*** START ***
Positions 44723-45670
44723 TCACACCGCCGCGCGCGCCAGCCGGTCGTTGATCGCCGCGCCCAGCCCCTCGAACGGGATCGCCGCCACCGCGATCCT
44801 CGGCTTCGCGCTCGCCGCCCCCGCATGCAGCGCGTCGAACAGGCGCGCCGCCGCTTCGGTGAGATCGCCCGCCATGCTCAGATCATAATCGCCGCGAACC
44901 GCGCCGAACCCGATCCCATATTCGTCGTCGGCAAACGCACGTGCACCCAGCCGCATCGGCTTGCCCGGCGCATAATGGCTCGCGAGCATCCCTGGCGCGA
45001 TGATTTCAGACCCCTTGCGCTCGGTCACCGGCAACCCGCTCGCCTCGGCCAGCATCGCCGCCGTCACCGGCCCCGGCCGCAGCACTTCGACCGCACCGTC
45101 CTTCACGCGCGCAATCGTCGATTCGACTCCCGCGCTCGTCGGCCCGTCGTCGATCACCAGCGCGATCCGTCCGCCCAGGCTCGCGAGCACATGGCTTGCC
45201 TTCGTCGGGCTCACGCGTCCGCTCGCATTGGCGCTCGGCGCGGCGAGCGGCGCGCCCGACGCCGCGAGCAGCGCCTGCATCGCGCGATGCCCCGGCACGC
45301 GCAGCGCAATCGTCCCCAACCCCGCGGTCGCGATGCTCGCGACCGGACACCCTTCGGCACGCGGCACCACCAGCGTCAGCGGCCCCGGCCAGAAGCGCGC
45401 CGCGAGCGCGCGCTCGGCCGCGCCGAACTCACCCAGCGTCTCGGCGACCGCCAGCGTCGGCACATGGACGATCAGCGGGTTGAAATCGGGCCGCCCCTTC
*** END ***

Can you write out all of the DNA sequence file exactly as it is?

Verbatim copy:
Positions 44723-45670
44723 TCACACCGCCGCGCGCGCCAGCCGGTCGTTGATCGCCGCGCCCAGCCCCTCGAACGGGATCGCCGCCACCGCGATCCT
44801 CGGCTTCGCGCTCGCCGCCCCCGCATGCAGCGCGTCGAACAGGCGCGCCGCCGCTTCGGTGAGATCGCCCGCCATGCTCAGATCATAATCGCCGCGAACC
44901 GCGCCGAACCCGATCCCATATTCGTCGTCGGCAAACGCACGTGCACCCAGCCGCATCGGCTTGCCCGGCGCATAATGGCTCGCGAGCATCCCTGGCGCGA
45001 TGATTTCAGACCCCTTGCGCTCGGTCACCGGCAACCCGCTCGCCTCGGCCAGCATCGCCGCCGTCACCGGCCCCGGCCGCAGCACTTCGACCGCACCGTC
45101 CTTCACGCGCGCAATCGTCGATTCGACTCCCGCGCTCGTCGGCCCGTCGTCGATCACCAGCGCGATCCGTCCGCCCAGGCTCGCGAGCACATGGCTTGCC
45201 TTCGTCGGGCTCACGCGTCCGCTCGCATTGGCGCTCGGCGCGGCGAGCGGCGCGCCCGACGCCGCGAGCAGCGCCTGCATCGCGCGATGCCCCGGCACGC
45301 GCAGCGCAATCGTCCCCAACCCCGCGGTCGCGATGCTCGCGACCGGACACCCTTCGGCACGCGGCACCACCAGCGTCAGCGGCCCCGGCCAGAAGCGCGC
45401 CGCGAGCGCGCGCTCGGCCGCGCCGAACTCACCCAGCGTCTCGGCGACCGCCAGCGTCGGCACATGGACGATCAGCGGGTTGAAATCGGGCCGCCCCTTC